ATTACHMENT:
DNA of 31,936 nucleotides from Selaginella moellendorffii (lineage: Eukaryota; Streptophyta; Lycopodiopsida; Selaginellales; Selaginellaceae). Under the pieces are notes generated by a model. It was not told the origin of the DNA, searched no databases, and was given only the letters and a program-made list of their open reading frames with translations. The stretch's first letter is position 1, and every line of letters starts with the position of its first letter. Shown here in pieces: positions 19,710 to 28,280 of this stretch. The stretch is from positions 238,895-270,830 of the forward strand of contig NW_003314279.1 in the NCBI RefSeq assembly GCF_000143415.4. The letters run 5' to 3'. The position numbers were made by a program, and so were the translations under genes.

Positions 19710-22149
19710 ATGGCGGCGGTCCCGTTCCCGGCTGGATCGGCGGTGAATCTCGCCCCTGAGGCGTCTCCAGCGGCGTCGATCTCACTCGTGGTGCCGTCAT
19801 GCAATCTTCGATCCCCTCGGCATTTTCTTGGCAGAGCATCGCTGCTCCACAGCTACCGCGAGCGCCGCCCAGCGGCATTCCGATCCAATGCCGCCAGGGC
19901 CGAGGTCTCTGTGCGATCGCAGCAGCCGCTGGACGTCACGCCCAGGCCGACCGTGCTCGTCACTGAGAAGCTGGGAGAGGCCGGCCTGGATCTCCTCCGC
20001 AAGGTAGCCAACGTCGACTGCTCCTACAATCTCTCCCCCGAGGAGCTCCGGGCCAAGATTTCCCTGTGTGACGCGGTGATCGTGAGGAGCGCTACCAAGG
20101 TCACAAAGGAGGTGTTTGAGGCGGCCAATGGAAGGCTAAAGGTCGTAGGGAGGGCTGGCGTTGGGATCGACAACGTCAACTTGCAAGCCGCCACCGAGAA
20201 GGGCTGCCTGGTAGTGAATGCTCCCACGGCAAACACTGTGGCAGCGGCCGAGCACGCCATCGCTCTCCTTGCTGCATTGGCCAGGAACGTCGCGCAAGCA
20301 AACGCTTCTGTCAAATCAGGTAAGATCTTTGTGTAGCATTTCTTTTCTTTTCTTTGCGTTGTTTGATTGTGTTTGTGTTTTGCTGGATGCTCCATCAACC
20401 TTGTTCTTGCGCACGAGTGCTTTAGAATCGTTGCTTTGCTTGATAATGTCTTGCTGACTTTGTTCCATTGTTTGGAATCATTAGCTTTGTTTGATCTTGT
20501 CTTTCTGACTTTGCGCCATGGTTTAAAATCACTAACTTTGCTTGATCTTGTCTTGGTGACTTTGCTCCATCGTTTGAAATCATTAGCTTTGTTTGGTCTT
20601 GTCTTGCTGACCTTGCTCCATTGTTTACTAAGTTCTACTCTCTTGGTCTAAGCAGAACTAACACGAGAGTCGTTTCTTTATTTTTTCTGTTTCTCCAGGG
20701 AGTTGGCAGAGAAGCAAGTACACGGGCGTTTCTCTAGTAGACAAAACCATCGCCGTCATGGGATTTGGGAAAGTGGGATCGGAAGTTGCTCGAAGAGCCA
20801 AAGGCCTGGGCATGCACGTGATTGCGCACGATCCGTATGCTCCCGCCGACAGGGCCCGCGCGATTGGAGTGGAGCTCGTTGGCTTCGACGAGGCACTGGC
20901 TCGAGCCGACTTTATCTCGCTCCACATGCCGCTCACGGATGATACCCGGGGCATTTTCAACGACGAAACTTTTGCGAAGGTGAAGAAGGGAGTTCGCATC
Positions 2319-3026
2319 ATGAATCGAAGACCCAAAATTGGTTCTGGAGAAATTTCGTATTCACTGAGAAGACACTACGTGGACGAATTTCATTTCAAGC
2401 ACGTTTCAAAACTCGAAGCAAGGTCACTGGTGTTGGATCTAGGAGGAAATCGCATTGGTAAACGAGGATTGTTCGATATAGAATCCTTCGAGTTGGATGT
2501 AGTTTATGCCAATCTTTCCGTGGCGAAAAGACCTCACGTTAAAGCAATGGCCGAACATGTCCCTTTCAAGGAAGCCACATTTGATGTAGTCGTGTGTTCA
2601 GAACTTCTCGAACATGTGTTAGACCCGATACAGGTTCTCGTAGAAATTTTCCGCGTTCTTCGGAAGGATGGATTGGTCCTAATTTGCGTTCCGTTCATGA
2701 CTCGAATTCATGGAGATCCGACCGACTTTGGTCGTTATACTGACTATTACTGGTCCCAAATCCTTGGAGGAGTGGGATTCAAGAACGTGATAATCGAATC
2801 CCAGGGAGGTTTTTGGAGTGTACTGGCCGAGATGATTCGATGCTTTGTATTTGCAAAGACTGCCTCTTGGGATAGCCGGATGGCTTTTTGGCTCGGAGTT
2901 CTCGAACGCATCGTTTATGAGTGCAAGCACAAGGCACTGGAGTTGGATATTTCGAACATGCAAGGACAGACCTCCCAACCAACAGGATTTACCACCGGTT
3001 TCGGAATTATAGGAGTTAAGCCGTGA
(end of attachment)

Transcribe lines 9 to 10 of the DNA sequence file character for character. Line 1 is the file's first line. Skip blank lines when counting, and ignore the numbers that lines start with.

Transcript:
20301 AACGCTTCTGTCAAATCAGGTAAGATCTTTGTGTAGCATTTCTTTTCTTTTCTTTGCGTTGTTTGATTGTGTTTGTGTTTTGCTGGATGCTCCATCAACC
20401 TTGTTCTTGCGCACGAGTGCTTTAGAATCGTTGCTTTGCTTGATAATGTCTTGCTGACTTTGTTCCATTGTTTGGAATCATTAGCTTTGTTTGATCTTGT